Switch to Full Website
VAGO

VAGO > Audits in progress > Audit details
Home | About Us | Reports and Publications | Audits in progress | Career Centre | Tenders | Links | Media
Audit details

Audits in progress

Last updated: 18 August 2014

Managing Landfills

Landfills are an important part of Victoria’s waste management infrastructure. While disposal of materials to landfill is the least preferred management option for waste, landfills will continue to be required to manage those wastes that cannot practically be removed from the waste stream. Active landfills currently receive a range of wastes. However, there are also a number of landfills across the state that are now closed. Active and closed landfills pose a wide range of risks to the environment and public health based on their siting, design, operation and management. Landfills should not leave an unacceptable environmental legacy for future generations to address and, as such, landfills must be managed and regulated in accordance with best practice. Landfill design, operation and management have improved significantly over the last two decades. However, managing potential environmental and health impacts from active and closed landfills still remains a significant challenge for landfill owners and operators.

This audit will determine whether landfills in Victoria are being appropriately designed, managed and rehabilitated so as not to pose an unacceptable risk to the environment and public health.

The report is expected to be tabled by the end of September 2014.

Back to top

Back to top

Emergency Response ICT systems

Victorians expect emergency services to promptly and efficiently respond to crisis incidents.

To deliver required outcomes, emergency service systems must involve both ICT systems and people performing key tasks.

 Like all ICT systems, emergency response ICT systems require certain periods of down time for scheduled maintenance and, from time to time, unplanned outages can occur and disrupt operations. An emergency services organisation needs to be able to cope with these outages and continue to deliver critical services 24 hours a day, seven days a week.

Given the critical nature of the Emergency Services Telecommunications Authority's role, the audit will examine the suitability, resilience and operation of key ICT systems and investigate the impact on service delivery of periods of partial or total system failure. It will examine measures taken to manage system failures and efforts to improve business continuity and make critical systems more resilient.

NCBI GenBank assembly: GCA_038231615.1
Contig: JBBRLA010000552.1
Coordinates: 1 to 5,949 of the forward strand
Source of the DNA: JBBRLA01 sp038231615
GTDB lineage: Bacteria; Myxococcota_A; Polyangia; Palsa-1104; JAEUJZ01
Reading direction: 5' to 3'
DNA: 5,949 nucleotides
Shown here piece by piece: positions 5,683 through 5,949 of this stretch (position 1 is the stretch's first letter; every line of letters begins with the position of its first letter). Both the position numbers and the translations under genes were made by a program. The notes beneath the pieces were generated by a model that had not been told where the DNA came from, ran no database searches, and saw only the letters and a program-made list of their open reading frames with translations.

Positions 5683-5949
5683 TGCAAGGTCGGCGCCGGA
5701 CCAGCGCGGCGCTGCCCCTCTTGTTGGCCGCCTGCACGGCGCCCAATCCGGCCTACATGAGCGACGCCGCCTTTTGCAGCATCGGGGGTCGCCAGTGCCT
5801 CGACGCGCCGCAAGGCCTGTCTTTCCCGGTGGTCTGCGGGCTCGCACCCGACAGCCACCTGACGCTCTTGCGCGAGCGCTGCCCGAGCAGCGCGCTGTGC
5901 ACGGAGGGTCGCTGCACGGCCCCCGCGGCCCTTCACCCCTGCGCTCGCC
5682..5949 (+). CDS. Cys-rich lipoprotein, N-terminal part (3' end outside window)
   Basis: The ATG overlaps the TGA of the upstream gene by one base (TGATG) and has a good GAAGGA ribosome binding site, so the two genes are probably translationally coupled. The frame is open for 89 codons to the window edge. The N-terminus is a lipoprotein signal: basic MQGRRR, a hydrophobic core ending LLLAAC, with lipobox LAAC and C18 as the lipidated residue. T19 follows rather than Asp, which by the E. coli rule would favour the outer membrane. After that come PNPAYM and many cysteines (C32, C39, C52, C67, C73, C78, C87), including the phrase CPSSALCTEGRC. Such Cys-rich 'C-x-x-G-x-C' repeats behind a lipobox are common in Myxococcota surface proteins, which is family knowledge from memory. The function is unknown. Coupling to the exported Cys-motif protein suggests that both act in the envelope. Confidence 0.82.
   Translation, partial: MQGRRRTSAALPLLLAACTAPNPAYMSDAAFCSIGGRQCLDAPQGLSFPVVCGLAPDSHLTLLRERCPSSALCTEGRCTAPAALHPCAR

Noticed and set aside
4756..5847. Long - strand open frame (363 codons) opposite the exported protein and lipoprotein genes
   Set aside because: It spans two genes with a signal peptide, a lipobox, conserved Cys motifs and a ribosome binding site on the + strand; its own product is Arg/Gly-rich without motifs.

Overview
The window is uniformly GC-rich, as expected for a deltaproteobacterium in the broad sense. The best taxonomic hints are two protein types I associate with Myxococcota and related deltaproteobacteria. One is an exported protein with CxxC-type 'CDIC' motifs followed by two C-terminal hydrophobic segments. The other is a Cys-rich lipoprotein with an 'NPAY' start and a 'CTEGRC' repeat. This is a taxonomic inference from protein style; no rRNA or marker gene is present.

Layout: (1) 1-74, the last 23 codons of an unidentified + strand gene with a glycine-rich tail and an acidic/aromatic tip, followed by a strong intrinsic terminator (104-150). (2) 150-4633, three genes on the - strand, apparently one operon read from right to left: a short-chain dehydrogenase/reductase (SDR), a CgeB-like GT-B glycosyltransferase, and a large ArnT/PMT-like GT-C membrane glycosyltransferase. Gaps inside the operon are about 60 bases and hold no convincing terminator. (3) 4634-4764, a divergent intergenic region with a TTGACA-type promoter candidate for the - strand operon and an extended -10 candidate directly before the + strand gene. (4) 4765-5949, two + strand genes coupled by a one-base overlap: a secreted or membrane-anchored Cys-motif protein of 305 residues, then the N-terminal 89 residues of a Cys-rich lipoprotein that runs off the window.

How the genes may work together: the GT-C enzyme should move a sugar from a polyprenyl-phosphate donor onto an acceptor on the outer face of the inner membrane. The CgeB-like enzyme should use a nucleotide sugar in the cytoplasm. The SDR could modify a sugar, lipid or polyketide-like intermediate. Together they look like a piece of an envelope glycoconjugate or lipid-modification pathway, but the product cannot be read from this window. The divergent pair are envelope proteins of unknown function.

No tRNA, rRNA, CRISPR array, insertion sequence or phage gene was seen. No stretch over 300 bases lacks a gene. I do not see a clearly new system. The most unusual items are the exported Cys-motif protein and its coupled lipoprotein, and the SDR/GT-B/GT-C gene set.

The report is expected to be tabled in October 2014.

Back to top

Management and Oversight of the Caulfield Racecourse Reserve

The Caulfield Racecourse Reserve is a significant public asset in terms of its physical size, value and its importance to the community. It is a 54.46 hectare parcel of Crown land located 8 kilometres south east of Melbourne permanently reserved in 1879 for racing, recreation and public park purposes. A restricted Crown Grant vests management of the Caulfield Racecourse Reserve in specified trustees.

Over recent years, community groups and other stakeholders have raised concerns about a range of issues related to the use and management of the reserve. These include use of the reserve for predominately racing purposes to the detriment of community use, a lack of suitable access to the reserve and the lack of transparency and accountability of the trust.

This audit will examine the effectiveness of the trustees' management of the Caulfield Racecourse Reserve and the oversight provided by the Department of Environment and Primary Industries of the trustees' stewardship of the reserve.

The report is expected to be tabled in September 2014.

Back to top

 

Heatwave Management: Reducing the Risk to Public Health

Heatwaves represent a significant risk to public health. More people died in the 2009 heatwave than in the Black Saturday bushfires. The elderly, young children and people with chronic diseases are particularly at risk.